“When Mariner 9 approached Mars in 1971, to become the first probe to orbit the planet, Mars was at its closest to the Sun and in the grip of a dust storm more severe than any we’ve seen since”
Polygonal blocks or ‘campuses’ on the lowland surface of Venus. Note the zones of ridges that roughly parallel ‘campus’ margins. Credit: Paul K. Byrne, North Carolina State University and Sean C. Solomon, Lamont-Doherty Earth Observatory
“The Vernal Equinox, where the Sun crosses the equator on its way north in spring, moves steadily along the Ecliptic (the plane of the Earth’s orbit, projected on to the sky) from year to year “
” “Our research shows that the sulphuric acid clouds in Venus have too little water for active life to exist, based on what we know of life on Earth.” Dr John E. Hallsworth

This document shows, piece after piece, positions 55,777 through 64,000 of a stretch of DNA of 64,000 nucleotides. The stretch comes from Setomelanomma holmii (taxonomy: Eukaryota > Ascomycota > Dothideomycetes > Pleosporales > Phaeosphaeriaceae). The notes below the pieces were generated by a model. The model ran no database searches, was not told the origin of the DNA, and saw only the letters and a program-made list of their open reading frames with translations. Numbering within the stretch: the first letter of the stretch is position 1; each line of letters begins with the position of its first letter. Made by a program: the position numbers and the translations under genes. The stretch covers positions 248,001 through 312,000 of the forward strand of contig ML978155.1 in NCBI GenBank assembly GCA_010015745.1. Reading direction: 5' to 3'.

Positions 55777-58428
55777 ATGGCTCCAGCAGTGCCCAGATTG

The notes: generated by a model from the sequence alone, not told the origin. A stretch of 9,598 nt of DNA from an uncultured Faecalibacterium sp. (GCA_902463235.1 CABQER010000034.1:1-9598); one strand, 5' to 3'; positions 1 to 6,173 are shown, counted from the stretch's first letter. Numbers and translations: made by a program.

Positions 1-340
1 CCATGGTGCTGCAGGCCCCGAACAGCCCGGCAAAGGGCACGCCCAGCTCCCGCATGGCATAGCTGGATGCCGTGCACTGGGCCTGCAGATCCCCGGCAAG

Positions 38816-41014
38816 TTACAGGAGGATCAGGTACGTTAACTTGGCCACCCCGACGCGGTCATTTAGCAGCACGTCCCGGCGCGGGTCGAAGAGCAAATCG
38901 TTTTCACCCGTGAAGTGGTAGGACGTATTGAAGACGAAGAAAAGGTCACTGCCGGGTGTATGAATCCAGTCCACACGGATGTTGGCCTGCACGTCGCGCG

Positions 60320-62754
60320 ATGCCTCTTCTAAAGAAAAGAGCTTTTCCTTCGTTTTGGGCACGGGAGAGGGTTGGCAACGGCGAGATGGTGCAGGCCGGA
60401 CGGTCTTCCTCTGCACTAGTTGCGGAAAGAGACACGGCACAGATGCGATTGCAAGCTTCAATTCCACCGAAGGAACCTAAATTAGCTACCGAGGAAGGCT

Duncan Lunan who writes The Orkney News astronomy column and beginner’s guides is also the man behind the building of the Sighthill Stone Circle.
Like last month, it will never be completely dark during July, as the Sun never gets far below the horizon. It’s a good time to see noctilucent (night-glowing) clouds in the north, lit by sunlight at high altitudes, first reported in the 19th century and still not fully explained.
“If the Earth had no atmosphere, life would be much easier for astronomers – as long as they didn’t need to breathe. “
Although it can be seen in daylight if you know exactly where to look, Venus is the morning and evening star, generally seen in twilight and hardly ever against a truly black sky.
This spectacular image from the NASA/ESA Hubble Space Telescope shows the trailing arms of NGC 2276, a spiral galaxy 120 million light-years away in the constellation of Cepheus
In anticipation of the Chang’e 5 returned sample analysis, Duncan Lunan reviews what we have learned to date.